Then go for a short spin. Observe the temperature gauge closely. Mine increased suddenly until over 100°C then did a sudden jump back down to 80°C when the radiator popped open. I might have had some air still in the engine and the thermostat might have been slow on the first opening since it was new. It never run above 80°C after that one time. To be on the safe side, stop the car if you see such sudden peaks in the temperature gauge.
When you are back. Let the engine cool down at least one hour, before tempting to open the radiator cap, since most likely coolant will pour out and scolding your hands. After one hour open the radiator cap and refill coolant until it reaches the maximum mark.
Is your compressor crappy? Dried out for the 15 last years and making squeaky sounds and for sure not giving any refrigerations at all? Well in this second part of the AC system we will embark on the journey to change the broken compressor. A critical part and the one to often fail due to the mechanical nature of operation and lack of maintenance.
This guide will only cover the York type compressor in an M110 engine.
The AC compressor pressurizes the refrigerant from a vapor state into a liquid state and at the same time increasing the temperature of the liquid by drawing mechanical energy from the engine via a drive belt from the crank shaft.
Some compressors are lubricated by the refrigerant itself, but the York R4 compressor has it’s own lubrication by oil inside the crank. Lack of lubricating in the compressor crank in combination of little or old refrigerant is the most common reason for these to fail.
To change the compressor you need to make a lot of preparation even though changing the compressor is not such a big job in itself. This will include emptying the AC system of refrigerant at a professional workshop. You cannot do this at home because the refrigerant can actually deplete the ozone layer (if it’s an old type of refrigerant, this is common in old cars) and they are all extremely potent green house gases that should be disposed of properly. Also a big preparation is getting hold of new spare parts, not only the compressor, but also a new receiver/drier, new gaskets for hoses/connections and compressor oil. You probably need a new pulley for the drive belt as well. You will also need some special tools to finish the job.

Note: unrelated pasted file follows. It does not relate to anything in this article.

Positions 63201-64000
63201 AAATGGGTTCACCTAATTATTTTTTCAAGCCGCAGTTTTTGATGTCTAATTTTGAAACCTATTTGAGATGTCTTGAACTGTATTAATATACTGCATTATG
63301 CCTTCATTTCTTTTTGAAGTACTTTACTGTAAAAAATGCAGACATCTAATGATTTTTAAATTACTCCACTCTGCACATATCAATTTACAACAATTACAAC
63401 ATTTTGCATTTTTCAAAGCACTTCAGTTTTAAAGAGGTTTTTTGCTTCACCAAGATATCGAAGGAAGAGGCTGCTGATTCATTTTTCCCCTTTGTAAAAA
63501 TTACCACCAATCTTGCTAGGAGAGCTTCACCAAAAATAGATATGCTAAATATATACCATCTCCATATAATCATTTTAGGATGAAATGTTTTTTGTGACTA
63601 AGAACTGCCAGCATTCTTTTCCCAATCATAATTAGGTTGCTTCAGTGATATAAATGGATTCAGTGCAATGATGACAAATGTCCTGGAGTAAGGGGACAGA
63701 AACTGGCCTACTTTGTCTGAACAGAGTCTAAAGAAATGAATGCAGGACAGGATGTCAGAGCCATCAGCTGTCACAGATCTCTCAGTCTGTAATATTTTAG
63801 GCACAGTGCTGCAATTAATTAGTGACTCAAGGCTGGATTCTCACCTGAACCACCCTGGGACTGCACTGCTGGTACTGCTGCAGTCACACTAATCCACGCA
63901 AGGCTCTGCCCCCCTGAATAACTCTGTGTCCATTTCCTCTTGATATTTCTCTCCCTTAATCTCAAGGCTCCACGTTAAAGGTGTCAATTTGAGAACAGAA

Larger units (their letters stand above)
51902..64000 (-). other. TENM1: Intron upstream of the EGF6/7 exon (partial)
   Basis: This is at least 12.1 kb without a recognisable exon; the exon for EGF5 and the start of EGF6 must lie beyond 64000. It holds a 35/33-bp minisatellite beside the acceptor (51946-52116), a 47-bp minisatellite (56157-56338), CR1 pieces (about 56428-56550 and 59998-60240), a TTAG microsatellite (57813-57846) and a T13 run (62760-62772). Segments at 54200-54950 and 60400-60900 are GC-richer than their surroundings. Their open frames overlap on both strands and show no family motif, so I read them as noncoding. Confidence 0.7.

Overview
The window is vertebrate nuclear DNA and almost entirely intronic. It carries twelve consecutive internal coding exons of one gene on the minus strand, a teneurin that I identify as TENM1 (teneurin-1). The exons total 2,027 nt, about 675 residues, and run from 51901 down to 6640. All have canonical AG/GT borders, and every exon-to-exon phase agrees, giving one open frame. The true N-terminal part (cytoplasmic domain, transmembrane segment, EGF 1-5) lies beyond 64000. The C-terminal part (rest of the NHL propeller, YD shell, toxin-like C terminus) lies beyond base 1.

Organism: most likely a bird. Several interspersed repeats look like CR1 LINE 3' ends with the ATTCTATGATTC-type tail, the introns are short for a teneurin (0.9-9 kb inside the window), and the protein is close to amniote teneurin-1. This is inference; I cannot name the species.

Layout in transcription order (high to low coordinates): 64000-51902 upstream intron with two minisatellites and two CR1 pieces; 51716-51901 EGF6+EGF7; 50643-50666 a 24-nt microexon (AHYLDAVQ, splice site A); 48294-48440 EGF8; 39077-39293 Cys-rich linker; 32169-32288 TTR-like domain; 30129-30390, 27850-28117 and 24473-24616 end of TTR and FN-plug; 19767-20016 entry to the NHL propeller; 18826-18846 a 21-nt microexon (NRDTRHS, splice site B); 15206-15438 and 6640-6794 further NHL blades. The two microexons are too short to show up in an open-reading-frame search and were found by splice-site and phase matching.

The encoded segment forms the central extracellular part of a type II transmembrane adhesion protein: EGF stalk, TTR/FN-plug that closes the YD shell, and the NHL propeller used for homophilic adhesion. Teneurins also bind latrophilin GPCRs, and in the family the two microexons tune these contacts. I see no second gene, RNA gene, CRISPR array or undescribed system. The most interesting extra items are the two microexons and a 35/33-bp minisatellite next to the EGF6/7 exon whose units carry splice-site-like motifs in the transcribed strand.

Parts and Preparation:
Empty refrigerant at a workshop!
Get a refurbished or new compressor, can be quite expensive
Get new gaskets, they are like 2$ only…
Compressor mineral oil compatible
New Reciver/drier (must always be changed when changing the compressor)
New pulley bearing for drive belt
New AC compressor serpentine drive belt
Big selection of long and short spanners, also ones with ratcheting mechanism to reduce time
Socket tool set
3/8 inches spanner
Clutch/bearing remover (to remove the clutch from the compressor shaft)
Brain: Some ingenuity to loosen the clutch (not easy since the compressor shaft and the clutch will rotate together)
Getting access to the various bolts and nuts around the compressor is not easy. They are awkwardly placed and there is not much space to get leverage for the spanners. Be prepared test your patience! This job is not super difficult, but will save you tons of money compared taking it to a workshops, since they will use a few hours just to remove and assemble the compressor, unless they know the car really well. And lets face it, no one knows the car like you do yourself.
WARNING: Do not proceed unless the AC is emptied of refrigerant!
Now that is out of the way, let’s proceed to the fun stuff. Disconnect your battery to avoid shorts! Locate your compressor, it’s the big thing hanging off the passenger side of your engine. The compressor probably has a serpentine drive belt if the AC has been in use before. This must be loosened first by using the adjusting screw on the AC pulley, which located on the upper part at the front of the engine. If you are not using it after, then just cut it off with a knife to save time, the compressor should have a good belt otherwise it might just slip. There is very little room between the pulley and the fan housing, but you do not need to disassemble anything when replacing the pulley.
Start by checking the pressure in the AC system, it should be empty, but just to be sure use a pin and press on the Schrader valves sticking out on top of the AC hoses. There might be a slight fizz due to a small pressure building up in the empty system.
Then you can start unbolting the compressor mounts, there should be 5 bolts holding the compressor in place. On the right side there is a supporting rod holding it on the corner, start by unbolting this. You must also disconnect the wires to the clutch actuator.